Arkansas Severe Winter Storm (DR-1354)

Incident period: December 12, 2000 to January 8, 2001
Major Disaster Declaration declared on December 29, 2000

Updates and Articles, Blogs, and News Releases

January 29, 2001
News Release
Little Rock, AR -- As cleanup continues from the December ice storms, homeowners might be tempted to turn their fallen trees and branches into firewood. Certain safety considerations should be observed before using this "free fuel" in woodstoves and fireplaces.
January 29, 2001
News Release
Little Rock, AR -- More than $8 million in disaster assistance has been obligated to Arkansas counties and communities affected by the December ice storms. The money serves as the first installment of federal aid.
January 26, 2001
News Release
Little Rock, AR -- When we look back on our lives, we find that we are most proud of what we did when it mattered the most. In Arkansas, numerous unsung heroes can be proud of what they did during this disaster. "The recent winter ice storms pulled at the very fabric of Arkansas life," said Joe Bray, federal coordinating officer for the Federal Emergency Management Agency (FEMA). "But Arkansans are a hardy bunch. I am grateful to community and state disaster workers for their professionalism."
January 25, 2001
News Release
Little Rock, AR -- As counties clean up after the December ice storms, they are contracting with private companies to dispose of storm debris. Many counties have hired debris monitors to make sure the amount of debris claimed by their contractors is the same as the amount they actually removed. To help county debris monitors and to assist those counties without monitors, the Federal Emergency Management Agency (FEMA) is sending out 20 federal debris monitors to assist in the oversight of the debris removal process throughout the state.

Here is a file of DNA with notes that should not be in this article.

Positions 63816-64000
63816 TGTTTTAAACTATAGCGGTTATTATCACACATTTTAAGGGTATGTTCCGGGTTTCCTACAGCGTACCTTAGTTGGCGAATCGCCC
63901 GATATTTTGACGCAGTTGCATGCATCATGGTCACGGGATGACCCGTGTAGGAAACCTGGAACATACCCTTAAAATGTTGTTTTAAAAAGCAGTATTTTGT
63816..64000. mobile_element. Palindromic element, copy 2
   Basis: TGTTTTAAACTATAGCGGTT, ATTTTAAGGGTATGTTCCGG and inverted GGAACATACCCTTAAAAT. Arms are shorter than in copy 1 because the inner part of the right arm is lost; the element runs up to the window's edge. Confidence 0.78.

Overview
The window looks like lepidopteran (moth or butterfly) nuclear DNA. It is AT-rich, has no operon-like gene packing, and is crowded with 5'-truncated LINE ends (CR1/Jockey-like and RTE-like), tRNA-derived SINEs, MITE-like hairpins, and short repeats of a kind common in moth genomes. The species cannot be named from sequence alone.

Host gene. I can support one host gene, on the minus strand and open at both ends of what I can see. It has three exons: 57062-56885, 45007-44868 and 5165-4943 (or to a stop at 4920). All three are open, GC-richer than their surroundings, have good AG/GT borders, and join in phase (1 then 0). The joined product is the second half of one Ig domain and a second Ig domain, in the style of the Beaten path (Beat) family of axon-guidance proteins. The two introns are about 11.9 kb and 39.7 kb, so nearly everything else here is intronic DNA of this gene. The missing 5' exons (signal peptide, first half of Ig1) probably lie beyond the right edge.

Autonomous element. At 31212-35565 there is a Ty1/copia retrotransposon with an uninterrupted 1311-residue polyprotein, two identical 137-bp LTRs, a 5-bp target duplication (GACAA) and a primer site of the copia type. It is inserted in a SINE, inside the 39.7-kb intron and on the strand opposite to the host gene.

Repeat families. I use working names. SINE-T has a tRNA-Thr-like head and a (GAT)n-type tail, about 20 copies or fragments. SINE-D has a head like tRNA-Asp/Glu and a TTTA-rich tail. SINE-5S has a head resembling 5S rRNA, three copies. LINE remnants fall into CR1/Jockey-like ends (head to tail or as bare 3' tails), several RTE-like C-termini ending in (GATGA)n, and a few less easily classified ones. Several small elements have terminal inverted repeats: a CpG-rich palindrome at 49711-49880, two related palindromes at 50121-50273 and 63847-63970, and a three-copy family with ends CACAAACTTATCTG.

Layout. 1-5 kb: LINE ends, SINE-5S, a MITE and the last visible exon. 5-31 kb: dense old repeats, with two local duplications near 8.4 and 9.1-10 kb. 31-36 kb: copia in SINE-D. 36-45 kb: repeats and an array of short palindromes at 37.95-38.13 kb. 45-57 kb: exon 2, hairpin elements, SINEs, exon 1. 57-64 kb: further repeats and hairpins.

January 25, 2001
News Release
Little Rock, AR -- From ice, to fire. More than half of Arkansas' 33,328,200 acres are covered with natural forests or timber. In the aftermath of the December ice storms, those acres are littered with branches and downed trees, creating a potential for new danger. "The threat of serious forest fires and the difficulty to control them with this much fuel on the ground is as major a threat as I have seen in my 43 years of service," said David Hammond, storm damage incident commander for the Ouachita National Forest.
January 24, 2001
News Release
Little Rock, AR -- Disaster assistance for individuals, families and businesses in the declared counties in Arkansas now exceeds $4.2 million, state and federal recovery officials said today. The following is a summary of ongoing response and recovery efforts as of the close of business, Tuesday, January 23, 2001:

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